This programs forth to provide a peaceful solution to the political impasse and violence that had engulfed the country after the 2007 general elections. The object and purpose for which the program is established is to facilitate and promote equality of opportunity, good relations, harmony and peaceful coexistence between persons of the different ethnic and racial communities of Kenya
This programme aims to strengthen conflict prevention, peace-building and social cohesion capacities both at the national and community levels in order to address potential risk factors and promote greater citizen and community participation in peace-building, as well as to mainstream conflict-sensitive development processes. Working closely with other programmes at the NCIC, the programme supports and/or coordinates a national reconciliation project aimed at providing policy analysis and influence on a range of issues vital to national cohesion, peacebuilding and reconciliation in Kenya.
It also seeks to mainstream gender in reconciliation processes and disseminates the lessons learned from the Kenya Truth Justice and Reconciliation Commission. Among the key strategies for promoting reconciliation include:
i) Forgiveness in partnership with the Kenya Forgiveness Project, economic redress and reparations as a foundation for National Cohesion and Development in Kenya;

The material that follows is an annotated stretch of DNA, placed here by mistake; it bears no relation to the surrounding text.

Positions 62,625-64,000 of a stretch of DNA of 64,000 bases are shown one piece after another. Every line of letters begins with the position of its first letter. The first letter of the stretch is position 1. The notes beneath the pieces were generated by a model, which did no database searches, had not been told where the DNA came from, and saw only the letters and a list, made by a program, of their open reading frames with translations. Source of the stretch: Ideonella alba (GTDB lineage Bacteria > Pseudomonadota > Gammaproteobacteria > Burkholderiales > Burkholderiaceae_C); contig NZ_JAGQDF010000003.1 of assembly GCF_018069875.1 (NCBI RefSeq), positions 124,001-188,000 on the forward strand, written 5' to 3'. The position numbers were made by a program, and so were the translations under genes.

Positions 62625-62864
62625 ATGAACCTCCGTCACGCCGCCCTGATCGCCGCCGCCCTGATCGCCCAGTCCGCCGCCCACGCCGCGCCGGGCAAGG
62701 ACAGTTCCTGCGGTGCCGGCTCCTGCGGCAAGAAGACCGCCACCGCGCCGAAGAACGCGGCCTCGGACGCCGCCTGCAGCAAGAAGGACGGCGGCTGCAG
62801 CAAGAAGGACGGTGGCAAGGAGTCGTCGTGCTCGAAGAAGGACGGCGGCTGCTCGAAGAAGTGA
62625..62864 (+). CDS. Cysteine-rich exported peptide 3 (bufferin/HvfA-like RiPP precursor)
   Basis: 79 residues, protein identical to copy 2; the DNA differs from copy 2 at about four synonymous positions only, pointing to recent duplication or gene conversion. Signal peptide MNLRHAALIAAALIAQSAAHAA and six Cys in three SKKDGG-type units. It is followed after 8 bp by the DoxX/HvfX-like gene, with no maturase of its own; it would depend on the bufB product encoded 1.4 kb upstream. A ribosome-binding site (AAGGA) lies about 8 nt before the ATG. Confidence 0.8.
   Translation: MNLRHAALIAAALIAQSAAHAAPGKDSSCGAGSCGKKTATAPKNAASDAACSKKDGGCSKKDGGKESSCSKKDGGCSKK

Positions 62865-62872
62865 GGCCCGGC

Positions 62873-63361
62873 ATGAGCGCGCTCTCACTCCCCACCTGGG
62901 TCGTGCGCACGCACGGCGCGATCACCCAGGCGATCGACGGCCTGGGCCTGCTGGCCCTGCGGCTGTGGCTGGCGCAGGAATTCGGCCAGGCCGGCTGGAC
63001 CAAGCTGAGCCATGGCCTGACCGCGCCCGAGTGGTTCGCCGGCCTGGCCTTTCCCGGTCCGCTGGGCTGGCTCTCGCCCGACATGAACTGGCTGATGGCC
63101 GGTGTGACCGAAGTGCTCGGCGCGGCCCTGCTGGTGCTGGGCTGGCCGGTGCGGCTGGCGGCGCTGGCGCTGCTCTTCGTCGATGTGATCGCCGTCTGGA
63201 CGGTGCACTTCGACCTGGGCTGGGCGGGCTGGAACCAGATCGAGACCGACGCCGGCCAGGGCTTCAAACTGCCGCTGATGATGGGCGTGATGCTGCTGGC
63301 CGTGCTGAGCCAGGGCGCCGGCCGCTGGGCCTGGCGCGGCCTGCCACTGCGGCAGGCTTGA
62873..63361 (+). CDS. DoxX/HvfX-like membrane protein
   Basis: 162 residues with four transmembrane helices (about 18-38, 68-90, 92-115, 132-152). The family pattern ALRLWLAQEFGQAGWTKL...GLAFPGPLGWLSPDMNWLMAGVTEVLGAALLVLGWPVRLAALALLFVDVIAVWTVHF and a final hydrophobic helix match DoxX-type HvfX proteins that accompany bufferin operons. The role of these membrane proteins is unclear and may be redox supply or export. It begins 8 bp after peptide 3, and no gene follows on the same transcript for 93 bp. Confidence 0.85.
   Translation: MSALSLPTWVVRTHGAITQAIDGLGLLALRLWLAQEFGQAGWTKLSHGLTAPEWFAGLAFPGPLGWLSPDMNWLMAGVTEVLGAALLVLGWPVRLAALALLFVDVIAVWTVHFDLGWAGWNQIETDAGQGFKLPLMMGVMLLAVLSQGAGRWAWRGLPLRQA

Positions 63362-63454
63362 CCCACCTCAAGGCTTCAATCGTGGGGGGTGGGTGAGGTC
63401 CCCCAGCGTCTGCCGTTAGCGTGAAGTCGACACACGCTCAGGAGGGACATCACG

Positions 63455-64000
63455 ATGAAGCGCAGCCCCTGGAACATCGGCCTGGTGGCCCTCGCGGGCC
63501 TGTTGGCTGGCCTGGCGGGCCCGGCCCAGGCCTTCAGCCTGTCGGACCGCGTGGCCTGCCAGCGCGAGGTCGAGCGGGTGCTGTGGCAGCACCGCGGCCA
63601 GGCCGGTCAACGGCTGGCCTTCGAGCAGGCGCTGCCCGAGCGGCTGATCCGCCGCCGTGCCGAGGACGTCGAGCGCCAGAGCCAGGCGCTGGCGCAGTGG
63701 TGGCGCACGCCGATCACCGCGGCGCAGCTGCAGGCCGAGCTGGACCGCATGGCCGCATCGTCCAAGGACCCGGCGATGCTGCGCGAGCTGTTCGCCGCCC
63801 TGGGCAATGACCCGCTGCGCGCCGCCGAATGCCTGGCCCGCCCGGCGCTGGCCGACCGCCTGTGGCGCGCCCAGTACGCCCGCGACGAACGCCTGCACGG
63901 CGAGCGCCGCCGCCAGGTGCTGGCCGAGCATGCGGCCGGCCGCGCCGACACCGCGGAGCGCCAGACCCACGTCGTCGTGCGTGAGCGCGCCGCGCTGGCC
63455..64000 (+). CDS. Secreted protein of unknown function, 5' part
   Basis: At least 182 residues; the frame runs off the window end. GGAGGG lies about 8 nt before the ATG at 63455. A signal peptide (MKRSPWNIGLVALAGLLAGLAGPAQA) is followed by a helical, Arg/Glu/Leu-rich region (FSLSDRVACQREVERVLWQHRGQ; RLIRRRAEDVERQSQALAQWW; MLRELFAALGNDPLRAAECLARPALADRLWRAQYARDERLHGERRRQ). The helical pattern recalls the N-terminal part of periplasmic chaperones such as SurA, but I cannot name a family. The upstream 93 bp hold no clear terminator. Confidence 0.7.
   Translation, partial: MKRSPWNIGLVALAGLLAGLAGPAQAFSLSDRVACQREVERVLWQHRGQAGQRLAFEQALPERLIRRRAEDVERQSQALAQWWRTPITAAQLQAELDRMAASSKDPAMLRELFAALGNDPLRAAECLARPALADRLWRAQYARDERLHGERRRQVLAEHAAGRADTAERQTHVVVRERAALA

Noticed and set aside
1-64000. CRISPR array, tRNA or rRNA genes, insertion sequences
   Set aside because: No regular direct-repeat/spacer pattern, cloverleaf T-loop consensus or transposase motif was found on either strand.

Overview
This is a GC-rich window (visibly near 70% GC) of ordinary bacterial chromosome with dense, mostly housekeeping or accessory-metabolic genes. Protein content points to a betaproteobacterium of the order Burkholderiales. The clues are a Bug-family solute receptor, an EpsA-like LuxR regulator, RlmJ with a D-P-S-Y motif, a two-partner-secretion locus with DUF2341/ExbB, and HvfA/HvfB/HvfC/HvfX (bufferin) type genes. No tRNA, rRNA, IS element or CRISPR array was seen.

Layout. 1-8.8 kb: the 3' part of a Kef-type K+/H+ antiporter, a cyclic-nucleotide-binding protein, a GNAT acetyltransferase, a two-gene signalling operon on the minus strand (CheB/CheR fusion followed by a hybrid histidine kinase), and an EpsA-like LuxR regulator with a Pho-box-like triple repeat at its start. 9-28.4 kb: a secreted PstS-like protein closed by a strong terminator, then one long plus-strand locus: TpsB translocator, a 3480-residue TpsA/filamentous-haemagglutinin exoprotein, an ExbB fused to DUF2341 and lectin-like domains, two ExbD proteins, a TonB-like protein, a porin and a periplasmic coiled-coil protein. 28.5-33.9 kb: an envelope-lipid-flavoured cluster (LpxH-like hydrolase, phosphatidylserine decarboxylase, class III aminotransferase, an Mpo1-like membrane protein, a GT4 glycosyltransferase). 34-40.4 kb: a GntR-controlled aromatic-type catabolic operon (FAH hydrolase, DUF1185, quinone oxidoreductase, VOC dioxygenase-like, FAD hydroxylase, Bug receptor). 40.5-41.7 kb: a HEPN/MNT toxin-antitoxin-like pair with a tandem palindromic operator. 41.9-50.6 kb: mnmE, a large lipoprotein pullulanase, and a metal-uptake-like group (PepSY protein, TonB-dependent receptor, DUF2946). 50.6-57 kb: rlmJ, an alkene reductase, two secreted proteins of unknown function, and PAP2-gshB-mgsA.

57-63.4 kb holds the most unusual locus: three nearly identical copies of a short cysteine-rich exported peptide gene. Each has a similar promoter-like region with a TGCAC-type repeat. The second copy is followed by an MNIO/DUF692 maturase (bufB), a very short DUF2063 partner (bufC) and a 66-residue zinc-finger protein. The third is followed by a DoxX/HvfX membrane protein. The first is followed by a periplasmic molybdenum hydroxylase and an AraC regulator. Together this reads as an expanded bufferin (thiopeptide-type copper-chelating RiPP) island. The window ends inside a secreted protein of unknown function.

ii) The role of culture and tradition in promoting reconciliation in Kenya;
iii) Role of memorialization in promoting reconciliation in Kenya.
Other strategies include capacity building and training for key stakeholders on strategies for addressing community reconciliation and promoting national cohesion. They will also address strategies for supporting trauma healing and empowering women and youth to actively participate in promoting coexistence between ethnic, religious and racial groups in Kenya.
Entrenched patterns of exclusion, discrimination and human rights abuses remain serious obstacles to social change and democratic governance in Kenya. Economic and political exclusion, unequal distribution and access to resources, and other forms of discrimination and violence prevent large segments of the country’s population from realizing their full potential and being more active participants in the development of their communities. The attitudes and behaviors which underlie exclusion, violence, and discrimination and other human rights abuses draw on traditional beliefs and practices, the colonial legacy as well as discriminatory and inequitable post-colonial patterns of economic development and political control. These were the root causes of the post-election violence (PEV) 2007/2008.